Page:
Concussions are all too common in the world of cycling, but that doesn’t mean that they aren’t serious. In fact, the average recovery time for a mild concussion is five to seven days. The first thing you should do is familiarize yourself with symptoms of a concussion so you know what signs to look for.If able, remove your helmet and check the exterior for obvious impact marks and then the inside of the helmet for cracks or impact depressions. A concussion does not always leave you disoriented, so even if there are no obvious damages to the helmet and you are aware of your location and surroundings, it is still recommended that you stop riding and seek a medical evaluation after any significant head impact.“Remember, getting off the bike won’t kill you, but if you’re concussed, staying on it might.” Once you are fairly sure you have no major injuries, you can start assessing damage to the bike.
Typically, wheels fare the worst in a crash, but they are the easiest to diagnose. Ask yourself the following questions when assessing your bike for damage:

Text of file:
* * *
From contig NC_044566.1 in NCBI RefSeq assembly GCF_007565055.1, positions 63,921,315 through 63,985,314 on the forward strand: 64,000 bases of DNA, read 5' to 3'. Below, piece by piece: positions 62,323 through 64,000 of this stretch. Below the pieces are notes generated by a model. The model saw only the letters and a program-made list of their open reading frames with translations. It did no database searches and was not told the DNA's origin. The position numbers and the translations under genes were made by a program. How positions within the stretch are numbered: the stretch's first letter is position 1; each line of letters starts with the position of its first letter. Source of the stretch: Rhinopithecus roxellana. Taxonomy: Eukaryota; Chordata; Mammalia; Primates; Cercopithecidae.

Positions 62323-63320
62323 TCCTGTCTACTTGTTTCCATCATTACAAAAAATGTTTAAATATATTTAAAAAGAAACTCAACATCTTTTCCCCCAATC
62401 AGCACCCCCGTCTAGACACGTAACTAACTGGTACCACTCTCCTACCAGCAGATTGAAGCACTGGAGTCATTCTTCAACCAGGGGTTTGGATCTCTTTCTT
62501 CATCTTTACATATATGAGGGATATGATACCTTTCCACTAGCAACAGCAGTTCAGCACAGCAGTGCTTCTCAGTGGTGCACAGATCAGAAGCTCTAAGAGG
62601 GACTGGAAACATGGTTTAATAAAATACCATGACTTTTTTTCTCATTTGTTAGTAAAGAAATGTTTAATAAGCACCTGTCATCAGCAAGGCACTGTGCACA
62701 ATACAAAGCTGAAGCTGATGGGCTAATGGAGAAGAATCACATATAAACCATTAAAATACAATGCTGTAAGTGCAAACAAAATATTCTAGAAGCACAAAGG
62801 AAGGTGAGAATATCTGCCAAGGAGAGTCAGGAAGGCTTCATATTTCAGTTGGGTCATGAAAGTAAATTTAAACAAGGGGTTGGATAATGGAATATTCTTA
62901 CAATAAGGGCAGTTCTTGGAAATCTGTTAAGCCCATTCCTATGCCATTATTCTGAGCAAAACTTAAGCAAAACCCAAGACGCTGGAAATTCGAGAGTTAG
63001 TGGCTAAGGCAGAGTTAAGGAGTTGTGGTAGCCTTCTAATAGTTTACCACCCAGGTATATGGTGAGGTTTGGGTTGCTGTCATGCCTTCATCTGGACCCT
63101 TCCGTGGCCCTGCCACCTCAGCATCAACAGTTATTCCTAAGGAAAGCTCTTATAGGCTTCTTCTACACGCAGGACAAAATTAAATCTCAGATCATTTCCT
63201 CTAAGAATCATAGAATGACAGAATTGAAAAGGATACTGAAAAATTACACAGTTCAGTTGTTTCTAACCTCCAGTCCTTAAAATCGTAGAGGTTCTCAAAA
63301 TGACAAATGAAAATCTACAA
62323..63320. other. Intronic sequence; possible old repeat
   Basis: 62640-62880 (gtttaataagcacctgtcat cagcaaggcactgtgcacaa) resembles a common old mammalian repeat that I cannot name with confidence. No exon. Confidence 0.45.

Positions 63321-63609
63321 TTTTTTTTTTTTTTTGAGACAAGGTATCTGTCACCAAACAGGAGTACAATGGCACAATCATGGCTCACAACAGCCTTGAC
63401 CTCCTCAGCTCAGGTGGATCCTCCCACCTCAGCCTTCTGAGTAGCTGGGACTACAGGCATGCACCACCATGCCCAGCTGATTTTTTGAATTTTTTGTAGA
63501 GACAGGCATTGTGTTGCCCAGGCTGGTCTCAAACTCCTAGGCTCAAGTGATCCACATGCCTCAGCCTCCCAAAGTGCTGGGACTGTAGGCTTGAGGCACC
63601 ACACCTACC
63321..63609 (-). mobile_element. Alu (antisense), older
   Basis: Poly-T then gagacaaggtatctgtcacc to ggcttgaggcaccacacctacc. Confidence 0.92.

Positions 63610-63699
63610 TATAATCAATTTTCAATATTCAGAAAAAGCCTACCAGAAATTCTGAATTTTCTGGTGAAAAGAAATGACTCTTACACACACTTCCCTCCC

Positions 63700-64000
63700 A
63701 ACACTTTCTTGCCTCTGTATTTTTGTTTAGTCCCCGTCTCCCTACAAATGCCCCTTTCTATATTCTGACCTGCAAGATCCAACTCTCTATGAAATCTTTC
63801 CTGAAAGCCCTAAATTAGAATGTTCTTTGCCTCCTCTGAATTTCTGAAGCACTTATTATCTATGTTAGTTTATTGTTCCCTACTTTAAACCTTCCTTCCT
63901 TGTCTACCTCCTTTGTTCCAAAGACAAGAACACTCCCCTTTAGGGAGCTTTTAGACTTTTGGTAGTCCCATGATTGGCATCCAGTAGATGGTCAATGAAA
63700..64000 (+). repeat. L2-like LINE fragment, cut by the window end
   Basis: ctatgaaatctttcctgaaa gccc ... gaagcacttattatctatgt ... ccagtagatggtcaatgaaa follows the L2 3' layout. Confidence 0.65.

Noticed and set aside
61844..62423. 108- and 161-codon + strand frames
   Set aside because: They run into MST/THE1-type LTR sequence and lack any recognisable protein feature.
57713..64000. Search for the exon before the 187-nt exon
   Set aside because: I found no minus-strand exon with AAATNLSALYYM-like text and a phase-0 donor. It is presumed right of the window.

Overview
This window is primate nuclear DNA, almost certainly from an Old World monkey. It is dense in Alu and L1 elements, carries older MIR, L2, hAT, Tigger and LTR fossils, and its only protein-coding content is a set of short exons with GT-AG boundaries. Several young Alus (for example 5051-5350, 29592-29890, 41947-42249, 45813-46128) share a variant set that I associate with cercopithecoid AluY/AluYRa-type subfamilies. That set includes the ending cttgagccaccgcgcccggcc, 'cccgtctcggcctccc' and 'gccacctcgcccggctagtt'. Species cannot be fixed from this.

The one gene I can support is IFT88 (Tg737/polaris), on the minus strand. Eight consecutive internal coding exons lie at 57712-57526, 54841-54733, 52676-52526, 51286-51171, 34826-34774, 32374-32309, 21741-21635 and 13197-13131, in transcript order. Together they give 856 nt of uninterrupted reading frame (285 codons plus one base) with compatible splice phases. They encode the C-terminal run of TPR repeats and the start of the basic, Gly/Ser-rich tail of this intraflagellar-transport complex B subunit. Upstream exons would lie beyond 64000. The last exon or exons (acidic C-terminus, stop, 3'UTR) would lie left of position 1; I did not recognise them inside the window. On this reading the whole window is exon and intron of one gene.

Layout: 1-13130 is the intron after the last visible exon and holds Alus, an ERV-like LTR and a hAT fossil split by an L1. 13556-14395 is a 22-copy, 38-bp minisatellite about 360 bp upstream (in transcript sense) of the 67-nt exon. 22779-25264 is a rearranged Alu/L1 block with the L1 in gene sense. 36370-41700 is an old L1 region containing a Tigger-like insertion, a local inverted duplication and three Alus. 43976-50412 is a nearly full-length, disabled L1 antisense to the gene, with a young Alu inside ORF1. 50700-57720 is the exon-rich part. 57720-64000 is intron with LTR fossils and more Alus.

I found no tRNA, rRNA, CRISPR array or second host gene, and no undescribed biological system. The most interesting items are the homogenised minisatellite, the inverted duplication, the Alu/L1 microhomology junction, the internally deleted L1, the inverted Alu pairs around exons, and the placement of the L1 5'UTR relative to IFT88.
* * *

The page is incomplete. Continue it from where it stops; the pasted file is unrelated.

- Is the wheel spinning freely?
- Does the tire hold air?
- Are there broken spokes?
- Are the brakes working and not binding up?
- After inspecting the wheels, you can begin testing the brake and gear components.
After inspecting the wheels, you can begin testing the brake and gear components.
Check shifting and brake levers for correct positioning. If they are out of alignment, do not push them around the handlebar, as this can score the bar and cause failure at a later time. If the gears are shifting smoothly and the chain runs through the gears without a problem, then the next thing to check is the saddle. Ensure that the rails are not broken and that the saddle is aligned. Now you are almost ready to get back on the bike.
The final bike check is of the frame. Inspect the frame for cracks or deep gouges. This check is especially important if your bike has a carbon frame, as a crack in a carbon framed bike has the potential to turn into a serious problem if you continue pedaling. The frame check is the final check that you need to conduct prior to getting back on your bike.
Just like the boy scout motto, “Be prepared,” especially if you are riding in an area that has no support system or is away from public transport. When you plan a ride away from civilization, be sure to carry everything you might need should things go wrong. You will need a multi-tool, tire levers, spare tubes, a tire inflator, basic first aid supplies, bad weather clothing, hydration, food, and a mobile phone to call for help.